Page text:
“We can wholeheartedly recommend ranch hunting in Texas. It may not be pure, in the historic sense, but it is there and it is very satisfactory. It is as challenging as you wish to make it, and it puts good meat in the freezer. The blackbuck and axis deer and mouflon are all charming trophies. We have sampled the bison meat, and find it to be particularly toothsome.”

Cooper seems to think it is perfectly acceptable.

Economics

The issue can be boiled down to economics. It should be self evident that people protect that which has value. Where the hunting of game is illegal the lions and elephants and all the other game effectively have no value and in many cases become a liability and have negative value if they destroy crops or herds of cattle. That results in the game being culled protect private property and at the mercy of poachers who have no interest in conservation. Supporting legal hunting of any game species gives it value far beyond what it would have otherwise.

The handling of the Cecil situation by the mainstream media is straight out of the Alinsky playbook. It is intended to marginalize and polarize. It is no different than how Second Amendment supporters are treated. There are many 2A supporters that are not hunters and there are plenty of Fudds out there. What we need to realize is that if we allow ourselves to be divided, we all lose.

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113 Responses to Col. Jeff Cooper on the Cecil the Lion Fiasco

  1. Culling is fine. Any hunting for utility is fine.

    Killing something just to hang its head on the wall is pretty dumb.

    and not even sporting. man with rifle vs lion…ooo real sporting. Maybe if he fought the lion hand to paw…

    just one man’s opinion.

    • before people rip in to me for being some yuppie pansy, i am under the impression Cecil wasn’t used for anything and was literally killed only to be killed. If i’m wrong i don’t mind being corrected.

      If someone tells me local starving africans got to chow down on lion burgers for the next week, then cool. I wonder what lion meat compares to… ?

        • There is a restaurant here in Sacramento, CA that serves a lion burger. I’m told it’s somewhat sweet. I didn’t order it because I didn’t realize lion was more than just the name.

      • Please understand that I respect your opinion and mean no ill will by stating the following:

        I think the utility that most hunters derive from the hobby is derived from stalking and killing game. I know very few hunters who kill for venison. Some do, but in my experience this is largely a secondary benefit. I personally think taxidermic trophies look pretty cool in the right application, but I realize that is subject to opinion.

        At the end of the day, however, I submit that the motivation of the hunter is completely irrelevant to the societal benefit of his function. If that deer does not come through my windshield, I could not care less what the person who shot it was thinking at the time. If I lived in a village in Africa, I imagine I would feel the same about the lion that did not eat one of my cattle or the elephant that did not forage on my property. I personally do not feel that moral judgments of hunters who pursue game legally are useful.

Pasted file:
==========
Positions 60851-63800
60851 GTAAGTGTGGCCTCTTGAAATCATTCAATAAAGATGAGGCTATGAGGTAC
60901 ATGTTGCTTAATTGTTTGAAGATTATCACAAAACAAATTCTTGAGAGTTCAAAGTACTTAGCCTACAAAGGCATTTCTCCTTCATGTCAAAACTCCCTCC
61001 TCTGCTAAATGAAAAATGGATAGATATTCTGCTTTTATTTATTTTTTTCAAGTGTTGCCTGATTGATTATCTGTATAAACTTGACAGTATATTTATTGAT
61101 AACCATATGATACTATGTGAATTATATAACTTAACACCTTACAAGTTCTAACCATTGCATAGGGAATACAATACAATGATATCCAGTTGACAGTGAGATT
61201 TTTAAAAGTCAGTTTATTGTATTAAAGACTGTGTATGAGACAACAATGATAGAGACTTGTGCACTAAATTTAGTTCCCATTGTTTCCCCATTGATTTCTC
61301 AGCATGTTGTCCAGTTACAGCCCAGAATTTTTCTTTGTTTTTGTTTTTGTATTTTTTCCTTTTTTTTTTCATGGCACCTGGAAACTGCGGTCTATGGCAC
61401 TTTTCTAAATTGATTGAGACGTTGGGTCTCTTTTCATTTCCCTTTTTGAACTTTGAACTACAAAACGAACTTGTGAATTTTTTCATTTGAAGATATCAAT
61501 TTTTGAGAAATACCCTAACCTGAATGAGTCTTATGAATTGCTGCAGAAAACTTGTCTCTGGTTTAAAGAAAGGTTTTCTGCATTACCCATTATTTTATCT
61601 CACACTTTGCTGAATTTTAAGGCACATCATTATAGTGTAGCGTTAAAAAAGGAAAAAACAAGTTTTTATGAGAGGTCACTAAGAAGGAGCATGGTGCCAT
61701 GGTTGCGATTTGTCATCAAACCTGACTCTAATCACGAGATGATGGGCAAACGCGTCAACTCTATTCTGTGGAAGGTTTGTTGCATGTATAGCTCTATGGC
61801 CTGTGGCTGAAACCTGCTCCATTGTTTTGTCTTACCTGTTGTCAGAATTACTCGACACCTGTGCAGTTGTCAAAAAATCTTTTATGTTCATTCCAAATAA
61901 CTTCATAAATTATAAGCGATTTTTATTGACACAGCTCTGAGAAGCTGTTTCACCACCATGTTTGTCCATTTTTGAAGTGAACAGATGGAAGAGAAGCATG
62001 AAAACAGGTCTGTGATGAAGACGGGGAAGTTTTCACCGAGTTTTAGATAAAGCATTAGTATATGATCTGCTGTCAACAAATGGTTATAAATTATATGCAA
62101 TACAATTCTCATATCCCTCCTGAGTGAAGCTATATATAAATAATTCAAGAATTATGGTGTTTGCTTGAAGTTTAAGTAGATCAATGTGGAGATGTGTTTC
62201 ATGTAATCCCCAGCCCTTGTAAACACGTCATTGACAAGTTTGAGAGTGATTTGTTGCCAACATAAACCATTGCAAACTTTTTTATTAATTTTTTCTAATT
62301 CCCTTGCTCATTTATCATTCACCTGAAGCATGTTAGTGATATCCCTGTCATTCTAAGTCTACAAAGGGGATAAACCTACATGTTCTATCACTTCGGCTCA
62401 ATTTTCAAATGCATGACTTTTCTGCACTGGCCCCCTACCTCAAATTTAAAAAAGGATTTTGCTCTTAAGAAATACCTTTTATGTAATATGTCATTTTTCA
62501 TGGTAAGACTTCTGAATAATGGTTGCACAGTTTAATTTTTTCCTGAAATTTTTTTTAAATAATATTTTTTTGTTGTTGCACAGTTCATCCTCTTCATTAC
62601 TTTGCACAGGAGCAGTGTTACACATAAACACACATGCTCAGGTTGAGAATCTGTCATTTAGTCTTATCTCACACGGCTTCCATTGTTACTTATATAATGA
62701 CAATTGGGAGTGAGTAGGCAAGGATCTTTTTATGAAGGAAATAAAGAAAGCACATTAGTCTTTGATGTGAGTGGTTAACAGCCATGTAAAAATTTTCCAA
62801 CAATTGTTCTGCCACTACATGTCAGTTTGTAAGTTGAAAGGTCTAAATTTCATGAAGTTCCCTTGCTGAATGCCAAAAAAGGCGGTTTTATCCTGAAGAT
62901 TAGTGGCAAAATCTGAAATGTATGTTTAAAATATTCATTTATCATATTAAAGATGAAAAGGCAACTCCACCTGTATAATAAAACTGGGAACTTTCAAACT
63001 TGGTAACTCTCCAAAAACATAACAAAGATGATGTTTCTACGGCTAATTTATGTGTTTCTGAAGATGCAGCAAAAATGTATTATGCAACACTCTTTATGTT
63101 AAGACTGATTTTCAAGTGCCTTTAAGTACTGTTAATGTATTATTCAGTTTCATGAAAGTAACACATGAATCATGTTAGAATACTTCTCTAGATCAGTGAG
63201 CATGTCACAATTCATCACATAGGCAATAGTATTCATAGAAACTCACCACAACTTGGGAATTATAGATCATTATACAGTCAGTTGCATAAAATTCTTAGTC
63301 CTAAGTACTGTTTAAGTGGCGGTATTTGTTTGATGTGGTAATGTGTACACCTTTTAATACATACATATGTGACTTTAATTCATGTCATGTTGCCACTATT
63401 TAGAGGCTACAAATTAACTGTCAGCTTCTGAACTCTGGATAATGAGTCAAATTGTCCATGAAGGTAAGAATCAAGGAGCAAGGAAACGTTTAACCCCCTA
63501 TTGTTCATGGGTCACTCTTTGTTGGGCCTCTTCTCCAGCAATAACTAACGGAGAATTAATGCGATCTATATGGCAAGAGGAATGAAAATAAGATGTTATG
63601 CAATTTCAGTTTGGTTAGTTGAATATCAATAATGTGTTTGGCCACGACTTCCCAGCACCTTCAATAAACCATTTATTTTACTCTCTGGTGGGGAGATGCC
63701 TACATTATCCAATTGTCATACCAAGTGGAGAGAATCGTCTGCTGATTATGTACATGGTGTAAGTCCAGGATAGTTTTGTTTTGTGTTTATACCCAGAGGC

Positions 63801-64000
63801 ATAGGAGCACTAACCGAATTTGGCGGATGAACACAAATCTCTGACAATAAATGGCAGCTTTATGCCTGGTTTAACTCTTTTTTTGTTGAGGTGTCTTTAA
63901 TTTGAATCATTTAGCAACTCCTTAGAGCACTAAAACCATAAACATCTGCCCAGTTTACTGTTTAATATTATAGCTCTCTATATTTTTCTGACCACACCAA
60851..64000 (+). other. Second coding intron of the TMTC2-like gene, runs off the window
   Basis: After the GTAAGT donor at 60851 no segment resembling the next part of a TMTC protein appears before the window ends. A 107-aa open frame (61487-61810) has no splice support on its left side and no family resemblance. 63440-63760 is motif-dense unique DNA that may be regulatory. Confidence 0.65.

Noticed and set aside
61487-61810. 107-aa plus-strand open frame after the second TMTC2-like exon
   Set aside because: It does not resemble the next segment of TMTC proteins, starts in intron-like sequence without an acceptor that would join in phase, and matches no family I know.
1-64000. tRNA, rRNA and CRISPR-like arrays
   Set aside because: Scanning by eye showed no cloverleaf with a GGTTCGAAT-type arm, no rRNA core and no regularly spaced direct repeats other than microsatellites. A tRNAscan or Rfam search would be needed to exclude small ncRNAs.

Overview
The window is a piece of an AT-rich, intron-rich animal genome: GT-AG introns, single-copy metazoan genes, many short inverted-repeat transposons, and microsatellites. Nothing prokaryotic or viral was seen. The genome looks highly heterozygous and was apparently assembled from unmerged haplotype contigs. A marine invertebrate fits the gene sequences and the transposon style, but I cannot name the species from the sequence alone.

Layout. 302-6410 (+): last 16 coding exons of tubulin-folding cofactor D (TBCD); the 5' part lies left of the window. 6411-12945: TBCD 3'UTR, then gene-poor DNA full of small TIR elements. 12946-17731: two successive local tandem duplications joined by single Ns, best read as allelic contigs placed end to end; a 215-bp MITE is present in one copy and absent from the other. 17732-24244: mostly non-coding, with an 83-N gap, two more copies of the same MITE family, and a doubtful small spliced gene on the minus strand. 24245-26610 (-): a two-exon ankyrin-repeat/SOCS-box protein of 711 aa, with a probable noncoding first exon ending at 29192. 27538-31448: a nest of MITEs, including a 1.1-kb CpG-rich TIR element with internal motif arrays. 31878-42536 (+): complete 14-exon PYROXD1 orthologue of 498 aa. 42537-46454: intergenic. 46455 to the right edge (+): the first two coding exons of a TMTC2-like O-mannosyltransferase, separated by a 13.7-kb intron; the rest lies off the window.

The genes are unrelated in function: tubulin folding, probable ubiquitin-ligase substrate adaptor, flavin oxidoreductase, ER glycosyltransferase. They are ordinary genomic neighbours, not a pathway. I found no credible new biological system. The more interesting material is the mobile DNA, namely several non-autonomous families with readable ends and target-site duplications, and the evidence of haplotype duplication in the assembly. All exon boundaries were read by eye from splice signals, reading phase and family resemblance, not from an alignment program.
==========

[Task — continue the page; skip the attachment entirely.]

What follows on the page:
Again, no disrespect intended.

        • Special K –

          I do hunt for venison. I hunt in an ethical and sportsmanlike manner, but my time available for hunting is limited so I don’t wait for the big wall hanger. Do I want to take a nice trophy buck? Certainly. But if I am presented with a shot at a good size, healthy and legal deer, I’m going to take it. It is healthier meat than what is normally available to us and can taste just as good if prepared properly. I eat it with respect and appreciation for the animal that provided it.

      • @NJ2AZ: Not sure what happened to Cecil’s carcass but, from what I have read, usually the meat from one of these hunts goes to the local village and feeds the local people there. Sometimes they set up some kind of BBQ or roasting pit, cook the meat and have a party. True for Impalas and such but not sure if Lion meat is that good to eat ? However, if you don’t get meat that often it might taste pretty good. And in a poorly managed country like Zimbabwe I would guess the locals are not fed that well.

        • With this hunt only his head and skin were taken and his body was left to rot! Trophy hunting is for pussies who can’t get an erection.

      • Utility can be injected through regulations like a tag system, if managing the population is the bar for utility. This was the responsibility of the guides and the mandatory government agent that is supposed to supervise such trips (someone here in the comments mentioned a few things about Zimbabwe’s hunting laws, I have not done my own research) unless the good dentdentist greased a few palms. Either way, this is by no means a story that warrants the national attention its received.

        But I agree, hunting only for trophies is wasteful, but unless the line is crossed into over hunting I can’t seem to get to upset about it.

    • I respect your opinion.

      I grew up with my mom and dad’s best muley bucks on the ranch living room wall (we kids named them Oscar and Charlie), and a pronghorn down the hall. Granny’s house had some very old interesting taxidermy including a mountain goat. The house I live in had a King Ranch nilgai on the game room wall when we decided to buy it. One of my best friends was so excited last fall because she finally shot a trophy white tail. All her life she’d been doing her duty, just shooting spikes and does, and now it was finally her turn to get a nice buck after all the men in her life had already done so. Her son helped her find it, and he was thrilled too.